Wi-Fi is almost everywhere, which is beneficial for people on the go. Whether it’s airport terminals, on the bus or train or sitting in a coffee shop, you can stay connected with colleagues and clients and never be out of touch. But just how safe is free public Wi-Fi?
GFI software announced the findings of an independent survey, conducted by Opinion Matters, which says that 95.6% of commuters, of 1,000 surveyed, put their companies’ data at risk by using free public Wi-Fi.
“The research findings reveal a stark and concerning trend among commuters – one of using their personal devices to catch up on work during their commuting downtime, but doing so over highly insecure internet connections that can be easily intercepted by other users or the operator of the access point,” explains Walter Scott, CEO of GFI Software, adding that users’ attitudes to data security has become relaxed.
A report published in USA Today earlier this year stated that you have a much higher chance of being hacked using a public connection than your house being broken into.
There are widely available software applications called packet sniffers that are easy to find online, explains Monica Hamilton, Director of SMB Product and Solutions Marketing at McAfee, these programs allow you to see information on the public network. “I can wait for someone to log on and I can see all that data in the clear because they are not using a VPN.”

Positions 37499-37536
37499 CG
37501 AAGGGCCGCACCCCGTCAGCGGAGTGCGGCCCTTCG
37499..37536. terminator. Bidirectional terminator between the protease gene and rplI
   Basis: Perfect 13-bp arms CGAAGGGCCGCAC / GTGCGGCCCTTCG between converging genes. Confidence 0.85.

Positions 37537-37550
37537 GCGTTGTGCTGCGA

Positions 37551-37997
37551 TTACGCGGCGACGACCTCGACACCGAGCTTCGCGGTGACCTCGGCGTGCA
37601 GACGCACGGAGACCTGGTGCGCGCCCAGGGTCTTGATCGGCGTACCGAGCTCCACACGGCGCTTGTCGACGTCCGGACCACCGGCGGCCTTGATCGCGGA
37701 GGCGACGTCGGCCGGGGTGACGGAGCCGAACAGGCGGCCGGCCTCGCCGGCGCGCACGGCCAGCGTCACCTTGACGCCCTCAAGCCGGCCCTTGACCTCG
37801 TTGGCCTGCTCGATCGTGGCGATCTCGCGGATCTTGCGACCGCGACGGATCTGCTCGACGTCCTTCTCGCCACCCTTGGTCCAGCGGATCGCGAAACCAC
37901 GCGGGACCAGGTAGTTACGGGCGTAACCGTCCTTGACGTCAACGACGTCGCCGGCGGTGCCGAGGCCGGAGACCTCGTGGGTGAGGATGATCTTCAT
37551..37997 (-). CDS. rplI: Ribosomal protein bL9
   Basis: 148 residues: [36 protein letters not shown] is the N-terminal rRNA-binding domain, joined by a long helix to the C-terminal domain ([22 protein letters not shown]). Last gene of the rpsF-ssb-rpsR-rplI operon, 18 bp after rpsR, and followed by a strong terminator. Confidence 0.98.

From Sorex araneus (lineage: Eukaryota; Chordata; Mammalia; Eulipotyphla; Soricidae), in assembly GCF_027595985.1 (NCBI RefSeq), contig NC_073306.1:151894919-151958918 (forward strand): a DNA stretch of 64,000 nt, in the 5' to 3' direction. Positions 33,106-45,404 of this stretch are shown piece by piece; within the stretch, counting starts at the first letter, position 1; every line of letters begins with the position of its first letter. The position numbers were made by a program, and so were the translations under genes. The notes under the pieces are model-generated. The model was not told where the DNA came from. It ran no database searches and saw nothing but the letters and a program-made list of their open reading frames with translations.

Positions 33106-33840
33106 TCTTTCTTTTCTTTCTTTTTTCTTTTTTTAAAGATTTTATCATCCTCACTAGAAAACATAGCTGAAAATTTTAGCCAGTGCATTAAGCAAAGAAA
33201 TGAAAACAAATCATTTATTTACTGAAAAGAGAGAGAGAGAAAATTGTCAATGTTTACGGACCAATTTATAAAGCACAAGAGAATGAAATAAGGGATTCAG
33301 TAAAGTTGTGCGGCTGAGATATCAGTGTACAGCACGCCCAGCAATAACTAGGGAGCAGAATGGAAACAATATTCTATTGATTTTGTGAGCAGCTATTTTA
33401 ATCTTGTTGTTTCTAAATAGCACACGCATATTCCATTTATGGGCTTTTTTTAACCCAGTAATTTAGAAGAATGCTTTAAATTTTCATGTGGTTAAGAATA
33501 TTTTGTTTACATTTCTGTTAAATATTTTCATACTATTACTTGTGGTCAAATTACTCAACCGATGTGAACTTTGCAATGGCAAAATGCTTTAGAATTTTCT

So what if you need to be connected and a free WiFi is available – how do you stay safe? One way is to use a VPN. VPN is a virtual private network that encrypts the connection while you are using it, making it much more difficult for potential hackers.
“If they’re not using a VPN, I can grab every single packet and see all the information in the clear – passwords, usernames, email content, customer records. So that’s the number one risk”.
Another method of protecting your data is encryption. Encryption of your hard drive on all valuable documents is another strong recommendation from Monica in protecting your information.
Monica also warns of “evil twin” Wi-Fi networks, which are false connections that mimic others, advising users to be vigilant of multiple connections bearing the same name as one could be a hacker and to look for something such as a misspelled network name.
The Opinion Matters survey also refers to people’s preferred devices, unsurprising with the rise of BYOD. Many fear that the device itself could be stolen but don’t take equal measures with their data. 59.8% of respondents fear being robbed while using their smartphone or tablet in public but only 26.9% of commuters are concerned about data being compromised when using public Wi-Fi.
It’s still in its infancy, explains Hassan Bawab, CEO of digital marketing agency Magic Logix, and people should not assume that hotspots are secure just because they are provided by established, successful businesses.
“The demographic of customers who visit many of these public Wi-Fi hotspots are also the same target demographic that criminals and data thieves would like to harvest and steal data from,” he adds. “Without encryption, your data will become as available as public TV.”
Protecting your business and its data is essential, so make sure you take the necessary steps to protect yourself on any open network that you might be using.